Can a small housing miracle developing in an East Brooklyn ghetto provide an answer to the housing crisis affecting Washington's low- and moderate-income residents? That was the question 37 Washingtonians sought to answer Tuesday in a day-long visit to the Nehemiah project.
The group, comprising governmental and community leaders, came away greatly impressed, not only by the $40 million development, but by the innovative initiative undertaken by the Brooklyn residents to improve their living conditions. At the same time, they were uncertain that District residents could manage a similar revitalization of their riot-scarred corridors and arid vacant lots.
The Nehemiah project, sponsored by 50 churches and parishes that formed a group called East Brooklyn Churches, has in three years built 500 brick two- and three-bedroom homes and sold them for $41,000 to $43,000 each to families with annual incomes of $20,000 to $40,000. By the time the project is completed, the group will have built 2,600 row houses, at a cost of several hundred million dollars, in two New York neighborhoods.
"Impressive, really impressive," said James Banks, longtime Washington housing expert, as he walked through the spacious living room and up the carpeted stairs of a new Nehemiah house. D.C. City Council member John Ray (D-At Large) looked pensively out a window where a green sodded lawn had replaced a garbage-strewn empty lot.
Prodded by the District's critical housing shortage for low- and moderate-income families, the Washington Urban League and the Metropolitan Washington Planning and Housing Association sponsored the trip to this inner-city development. Aside from public officials and community leaders, Washingtonians visiting the project included representatives from the banking, construction and realty industries, ministers of two District churches and representatives from several community development organizations.
Over sandwiches in a modest church basement, they heard one of the founders of East Brooklyn Churches (EBC) discuss how this project was initiated solely by the community. Five years earlier, a group of interdenominational ministers invited the Industrial Areas Foundation, a national community organizing group, to train and organize them so that they could transform their devastated community into a healthy family neighborhood.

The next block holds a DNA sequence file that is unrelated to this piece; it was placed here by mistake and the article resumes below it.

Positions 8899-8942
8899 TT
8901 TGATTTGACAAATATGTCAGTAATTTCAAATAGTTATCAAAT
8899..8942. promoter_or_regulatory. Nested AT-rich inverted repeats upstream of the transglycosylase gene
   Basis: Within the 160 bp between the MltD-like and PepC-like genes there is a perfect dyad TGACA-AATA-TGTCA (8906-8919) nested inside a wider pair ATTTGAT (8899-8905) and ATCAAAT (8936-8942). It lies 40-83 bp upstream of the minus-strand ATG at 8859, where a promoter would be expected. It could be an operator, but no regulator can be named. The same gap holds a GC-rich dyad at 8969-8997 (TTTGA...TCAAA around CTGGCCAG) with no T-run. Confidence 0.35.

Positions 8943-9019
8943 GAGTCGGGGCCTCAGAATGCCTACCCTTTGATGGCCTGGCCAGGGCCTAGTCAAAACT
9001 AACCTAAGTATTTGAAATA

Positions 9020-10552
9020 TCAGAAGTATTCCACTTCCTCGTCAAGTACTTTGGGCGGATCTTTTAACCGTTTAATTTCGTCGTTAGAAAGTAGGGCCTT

"You always think of ministers having big egos," said the Rev. Clarence Williams, pastor of Southern Baptist Church, "but we found we could work together, and with faith and the power of our people united, we could own our organization, our communities and ourselves."
I.D. Robbins, director of the project, had long insisted that good quality affordable housing could be built in riot devastated inner cities. According to Robbins, the ingredients for Nehemiah's success include: (1) Availability of cheap land to build a "critical mass" of 500 to 1,000 houses; (2) Creation of a revolving fund (EBC raised $8 million for construction); (3) Mortgage money made available to the home buyers at below-market interest rates and tax abatement; (4) New York City's contribution of $10,000 per house; (5) Highly qualified contractors and sophisticated management not motivated by greed.
"I'm satisfied," Robbins told the group, "that new housing could be delivered in cities like Washington for even less than the $43,000 per house we are charging in New York."
On the bus ride back, I couldn't help thinking about the housing situation for low- and moderate-income Washington families. Between 1970 and 1980, the District lost 1,400 housing units. More than 10,000 families are waiting for public housing, some for years, and the list is growing. Disgusted working people are leaving the city to seek affordable housing in other jurisdictions. Those residents who remain in the city often suffer the indignity of living in deteriorating housing because of lack of city enforcement of housing regulations and a sluggish bureaucracy that treats their neighborhoods with benign neglect.
With the District projecting it will need about 20,000 housing units just to meet the population growth within the next 15 years, the hopes for improved housing of many longtime residents are as barren as the riot-torn corridors. Seventeen years after the riots, success stories are rare on H Street NE and in neighborhoods east of the Anacostia River.
Washington has several large tracts of land east of the Anacostia on which new housing could be built. The city also has no shortage of churches capable of doing here what churches did in New York. Moreover, particularly at this time, the local banks -- or any banks doing business in the District of Columbia -- should be urged to deliver on their new promises to do more for District neighborhoods.
Clearly, a concerted effort by the nonprofit and private sector can make a difference in the housing situation of District residents. The question is whether our city's residents can be mobilized to take their housing fate into their own hands and force our politicians and bureaucrats to move in new directions.